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2D material programming approach for shaping multipotential 3D structures

05 March 2021

It's Morphin' Time

Inside an embryo, sheets of cells twist and fold into early tissues. Taking inspiration here, scientists produce intricate 3D shapes from 2D templates of bendy hydrogel. Using photolithography they etch a 'design' into the jelly-like material, marking out places where it will swell or shrink. A blast of temperature sets this hemisphere design bending and folding, expanding and shrinking along its creases like a crisp packet in an oven. The video (speeded up 450 times) follows the reversible process, with the gel returning to its original shape as it cools. The techniques here are flexible in more ways than one – shape-shifting hydrogels may be used to mimic and explore the shape changes or morphogenesis that occur during human development, but also in creating ‘soft robots’ perhaps one day triggered to release helpful chemicals into the body.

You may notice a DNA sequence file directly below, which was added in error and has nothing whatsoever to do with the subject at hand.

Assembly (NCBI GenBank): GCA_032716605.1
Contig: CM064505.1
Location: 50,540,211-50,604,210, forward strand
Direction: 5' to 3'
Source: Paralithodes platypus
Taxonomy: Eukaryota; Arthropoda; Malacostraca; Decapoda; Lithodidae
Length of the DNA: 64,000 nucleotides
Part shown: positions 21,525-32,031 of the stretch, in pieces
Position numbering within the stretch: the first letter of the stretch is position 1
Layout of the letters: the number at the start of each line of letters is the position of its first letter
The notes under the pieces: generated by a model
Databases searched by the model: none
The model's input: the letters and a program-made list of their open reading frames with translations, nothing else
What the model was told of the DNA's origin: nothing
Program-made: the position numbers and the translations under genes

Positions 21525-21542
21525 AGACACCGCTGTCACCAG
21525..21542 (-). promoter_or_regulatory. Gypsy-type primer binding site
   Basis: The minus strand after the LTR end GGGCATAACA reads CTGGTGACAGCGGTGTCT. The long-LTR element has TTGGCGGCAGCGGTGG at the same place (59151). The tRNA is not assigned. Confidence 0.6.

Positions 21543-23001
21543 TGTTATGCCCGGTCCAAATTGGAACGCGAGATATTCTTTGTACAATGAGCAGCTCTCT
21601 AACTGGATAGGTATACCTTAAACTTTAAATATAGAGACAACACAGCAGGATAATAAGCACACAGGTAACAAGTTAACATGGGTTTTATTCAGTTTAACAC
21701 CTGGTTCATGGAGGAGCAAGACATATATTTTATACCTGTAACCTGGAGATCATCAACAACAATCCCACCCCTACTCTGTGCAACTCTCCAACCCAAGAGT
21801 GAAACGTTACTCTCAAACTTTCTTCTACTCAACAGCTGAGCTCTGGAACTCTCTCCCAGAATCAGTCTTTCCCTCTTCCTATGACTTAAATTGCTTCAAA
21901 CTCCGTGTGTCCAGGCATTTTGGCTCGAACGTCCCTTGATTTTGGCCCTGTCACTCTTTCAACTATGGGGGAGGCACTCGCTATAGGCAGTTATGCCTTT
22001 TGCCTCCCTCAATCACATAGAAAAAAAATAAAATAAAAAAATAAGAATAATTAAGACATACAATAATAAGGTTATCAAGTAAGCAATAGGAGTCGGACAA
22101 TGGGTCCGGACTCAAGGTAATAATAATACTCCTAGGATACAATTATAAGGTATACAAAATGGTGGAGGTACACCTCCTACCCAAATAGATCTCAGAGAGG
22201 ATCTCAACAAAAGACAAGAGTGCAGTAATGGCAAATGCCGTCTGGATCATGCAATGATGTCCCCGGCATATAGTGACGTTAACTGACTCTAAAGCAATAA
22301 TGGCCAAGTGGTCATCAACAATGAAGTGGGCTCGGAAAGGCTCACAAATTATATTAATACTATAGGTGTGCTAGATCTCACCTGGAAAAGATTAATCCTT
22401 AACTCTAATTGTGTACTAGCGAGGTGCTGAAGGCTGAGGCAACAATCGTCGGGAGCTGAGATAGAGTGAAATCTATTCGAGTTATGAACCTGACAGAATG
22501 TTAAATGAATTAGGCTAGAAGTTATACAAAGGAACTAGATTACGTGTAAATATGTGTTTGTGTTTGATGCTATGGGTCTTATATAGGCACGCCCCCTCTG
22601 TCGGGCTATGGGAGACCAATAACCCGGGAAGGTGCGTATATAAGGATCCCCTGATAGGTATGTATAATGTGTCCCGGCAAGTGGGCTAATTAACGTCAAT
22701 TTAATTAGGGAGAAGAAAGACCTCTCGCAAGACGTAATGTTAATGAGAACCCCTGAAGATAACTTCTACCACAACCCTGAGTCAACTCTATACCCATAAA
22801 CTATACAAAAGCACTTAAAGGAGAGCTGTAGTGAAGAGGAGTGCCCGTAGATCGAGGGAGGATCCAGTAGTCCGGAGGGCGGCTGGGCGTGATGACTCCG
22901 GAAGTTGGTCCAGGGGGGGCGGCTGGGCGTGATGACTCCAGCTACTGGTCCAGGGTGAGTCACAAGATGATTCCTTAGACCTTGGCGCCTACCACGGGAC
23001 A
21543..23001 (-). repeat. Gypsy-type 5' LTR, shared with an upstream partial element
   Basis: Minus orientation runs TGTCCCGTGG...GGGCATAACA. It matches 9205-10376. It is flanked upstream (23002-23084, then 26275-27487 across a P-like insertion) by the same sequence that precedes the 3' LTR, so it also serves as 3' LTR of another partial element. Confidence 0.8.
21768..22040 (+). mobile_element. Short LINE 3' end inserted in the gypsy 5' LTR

Written by John Ankers

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BPoD stands for Biomedical Picture of the Day. Managed by the MRC Laboratory of Medical Sciences until Jul 2023, it is now run independently by a dedicated team of scientists and writers. The website aims to engage everyone, young and old, in the wonders of biology, and its influence on medicine. The ever-growing archive of more than 4000 research images documents over a decade of progress. Explore the collection and see what you discover. Images are kindly provided for inclusion on this website through the generosity of scientists across the globe.

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